European stock markets rallied sharply in April, outperforming US indices, with the Euro Stoxx TR surging 5.0%.
The month had admittedly kicked off with escalating trade tensions between the US and China, as China retaliated following Donald Trump’s decision to raise tariffs on steel and aluminium imports in March, and both sides successively upped the ante. Geopolitical strain was also clear as Trump threatened to embark on air strikes on Syria, directly targeting Russia, which supports the Bachar al-Assad regime.
However, the trade context eased after Donald Trump announced his aim to send a delegation of economic advisors to Beijing and statements from Xi Jinping pointed to a potential increase in the cap on foreign investment in joint ventures (currently 50%) as well as a cut in import duties on some products, such as cars. Meanwhile, the announcement of a peace agreement between North and South Korea slated before the end of the year also helped alleviate geopolitical concerns.
Worries on declining leading indicators in the eurozone in February and March faded this month after the composite PMI stabilised at a high level (55.7), while the French index even posted gains in April despite previous expectations of a fresh decline.
The Q1 2018 earnings reporting season got off to an encouraging start and acted as a key driver for the European markets
The latest conclusions from the Fed’s Beige Book report pointed to a likely continuation of the central bank’s rate hike cycle to keep a grip on inflation, as reflected by the sharp surge in energy (Brent soared 8.6% over the month) and commodities prices, pushing up the 10-year Treasury yield above the 3% mark for the first time since 2014. On the other side of the pond, the minutes from the latest ECB meeting reflected concerns on the recent downturn in macroeconomic data, although the bank still claims it expects an uptick in inflation.
Against this backdrop, the euro shed 2% over the month, but displayed a near-11% gain year-to-date at April 30. Despite the currency’s strength over the past few months, the Q1 2018 earnings reporting season got off to an encouraging start and acted as a key driver for the European markets. There was a slew of M&A moves on both sides of the Atlantic, with Total to take over 74% of Direct Energie, Accor buying out Swiss hotel group Mövenpick, Eurofins gaining Labcorp’s food testing division Covance Food Solutions, Schneider Electric’s purchase of Indian group Larsen & Toubro’s electrical and automation unit, Servier’s takeover of UK pharma company Shire’s oncology business, and T-Mobile’s move on Sprint, etc.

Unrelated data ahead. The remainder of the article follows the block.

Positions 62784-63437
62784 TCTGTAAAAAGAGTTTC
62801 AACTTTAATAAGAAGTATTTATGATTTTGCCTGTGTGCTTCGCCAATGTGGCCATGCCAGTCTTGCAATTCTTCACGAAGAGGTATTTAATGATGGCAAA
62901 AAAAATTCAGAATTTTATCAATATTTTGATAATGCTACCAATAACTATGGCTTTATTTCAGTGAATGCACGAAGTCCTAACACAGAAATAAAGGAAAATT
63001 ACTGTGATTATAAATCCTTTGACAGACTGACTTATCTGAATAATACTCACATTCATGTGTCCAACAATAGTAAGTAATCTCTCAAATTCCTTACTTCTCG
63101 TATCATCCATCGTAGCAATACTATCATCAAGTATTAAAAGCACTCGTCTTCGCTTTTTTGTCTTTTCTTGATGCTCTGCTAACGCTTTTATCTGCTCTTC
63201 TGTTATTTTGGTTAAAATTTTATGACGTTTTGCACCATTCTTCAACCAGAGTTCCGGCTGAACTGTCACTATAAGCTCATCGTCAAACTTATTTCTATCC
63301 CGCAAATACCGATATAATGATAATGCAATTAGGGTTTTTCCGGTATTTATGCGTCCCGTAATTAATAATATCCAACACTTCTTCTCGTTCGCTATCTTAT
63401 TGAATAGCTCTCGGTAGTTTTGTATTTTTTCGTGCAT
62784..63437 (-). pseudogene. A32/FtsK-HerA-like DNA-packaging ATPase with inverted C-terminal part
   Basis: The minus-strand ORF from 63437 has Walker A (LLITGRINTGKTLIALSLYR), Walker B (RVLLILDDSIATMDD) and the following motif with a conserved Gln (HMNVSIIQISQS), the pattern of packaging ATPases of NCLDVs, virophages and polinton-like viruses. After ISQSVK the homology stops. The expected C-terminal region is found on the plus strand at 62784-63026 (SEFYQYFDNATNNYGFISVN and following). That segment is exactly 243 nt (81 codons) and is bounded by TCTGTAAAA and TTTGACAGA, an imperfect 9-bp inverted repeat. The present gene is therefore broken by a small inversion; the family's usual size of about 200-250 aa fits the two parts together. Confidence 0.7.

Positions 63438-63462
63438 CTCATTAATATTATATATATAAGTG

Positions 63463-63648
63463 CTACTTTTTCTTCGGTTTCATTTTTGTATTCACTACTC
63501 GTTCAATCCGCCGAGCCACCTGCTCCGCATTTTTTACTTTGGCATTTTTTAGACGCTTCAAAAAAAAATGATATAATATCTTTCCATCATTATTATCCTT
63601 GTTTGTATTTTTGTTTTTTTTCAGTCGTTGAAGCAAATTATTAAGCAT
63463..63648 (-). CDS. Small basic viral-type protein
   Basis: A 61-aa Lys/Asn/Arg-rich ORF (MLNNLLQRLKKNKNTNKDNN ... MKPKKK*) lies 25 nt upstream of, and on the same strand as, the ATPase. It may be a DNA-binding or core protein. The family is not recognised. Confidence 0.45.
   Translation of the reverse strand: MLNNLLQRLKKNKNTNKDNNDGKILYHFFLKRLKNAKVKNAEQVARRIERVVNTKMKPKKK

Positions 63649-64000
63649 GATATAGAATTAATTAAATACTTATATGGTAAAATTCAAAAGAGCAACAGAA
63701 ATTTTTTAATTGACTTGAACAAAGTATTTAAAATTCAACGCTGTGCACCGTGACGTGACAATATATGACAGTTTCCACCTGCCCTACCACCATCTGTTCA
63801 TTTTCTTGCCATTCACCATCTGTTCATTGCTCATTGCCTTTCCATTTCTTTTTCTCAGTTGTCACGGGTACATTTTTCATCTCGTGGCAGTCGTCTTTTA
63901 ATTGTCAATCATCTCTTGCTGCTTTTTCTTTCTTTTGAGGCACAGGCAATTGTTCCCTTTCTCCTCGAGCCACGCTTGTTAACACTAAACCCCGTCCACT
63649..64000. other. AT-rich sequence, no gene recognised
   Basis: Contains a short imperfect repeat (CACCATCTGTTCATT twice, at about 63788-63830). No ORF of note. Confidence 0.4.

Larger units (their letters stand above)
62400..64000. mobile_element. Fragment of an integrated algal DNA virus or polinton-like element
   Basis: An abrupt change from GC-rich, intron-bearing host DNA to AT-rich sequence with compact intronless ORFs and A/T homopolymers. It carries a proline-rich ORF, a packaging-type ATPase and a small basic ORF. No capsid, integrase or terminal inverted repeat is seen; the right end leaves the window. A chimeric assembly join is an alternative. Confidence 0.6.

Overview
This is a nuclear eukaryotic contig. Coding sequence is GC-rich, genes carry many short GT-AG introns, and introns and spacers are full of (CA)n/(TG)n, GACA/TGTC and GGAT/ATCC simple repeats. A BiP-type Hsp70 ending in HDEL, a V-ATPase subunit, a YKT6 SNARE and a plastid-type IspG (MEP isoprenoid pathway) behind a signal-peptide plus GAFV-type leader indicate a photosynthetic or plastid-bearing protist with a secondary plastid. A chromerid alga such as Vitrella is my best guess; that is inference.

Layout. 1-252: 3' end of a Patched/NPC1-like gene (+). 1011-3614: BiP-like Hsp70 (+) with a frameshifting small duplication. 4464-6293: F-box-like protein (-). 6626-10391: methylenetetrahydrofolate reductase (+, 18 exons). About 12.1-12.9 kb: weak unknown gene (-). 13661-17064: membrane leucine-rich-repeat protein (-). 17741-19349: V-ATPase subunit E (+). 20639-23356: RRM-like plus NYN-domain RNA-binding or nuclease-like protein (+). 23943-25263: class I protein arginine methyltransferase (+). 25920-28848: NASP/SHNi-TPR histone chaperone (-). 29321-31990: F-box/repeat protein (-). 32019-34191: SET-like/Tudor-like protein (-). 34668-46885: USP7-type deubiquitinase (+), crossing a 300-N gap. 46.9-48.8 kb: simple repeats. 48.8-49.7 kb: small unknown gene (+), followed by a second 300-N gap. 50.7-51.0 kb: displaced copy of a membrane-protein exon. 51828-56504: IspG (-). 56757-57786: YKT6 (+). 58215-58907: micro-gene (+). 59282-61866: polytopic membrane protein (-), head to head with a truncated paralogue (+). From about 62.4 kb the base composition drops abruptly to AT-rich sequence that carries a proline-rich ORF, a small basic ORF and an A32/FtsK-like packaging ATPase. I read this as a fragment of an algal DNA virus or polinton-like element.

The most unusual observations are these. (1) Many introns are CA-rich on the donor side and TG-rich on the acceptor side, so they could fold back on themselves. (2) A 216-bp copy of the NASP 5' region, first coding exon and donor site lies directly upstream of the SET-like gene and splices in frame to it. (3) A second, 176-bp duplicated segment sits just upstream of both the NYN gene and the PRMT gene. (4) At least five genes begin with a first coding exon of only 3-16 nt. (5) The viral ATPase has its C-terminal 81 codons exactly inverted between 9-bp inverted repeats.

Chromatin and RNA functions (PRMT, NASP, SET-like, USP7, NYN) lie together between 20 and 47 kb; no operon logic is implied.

Volatility was weaker in April than in March overall, but there were strong performance disparities and even the smallest disappointments continued to be severely penalised.
The opinions and estimates constitute our judgment and are subject to change without notice, as well as assertions about trends in the financial markets, which are based on current conditions in these markets. We believe that the information provided in these pages is reliable, but it should not be considered exhaustive. These data, graphics or extracts were calculated or made on the basis of public information we believe to be reliable but which nevertheless have not been subject to independent verification on our part. Past performance is no guide to future returns.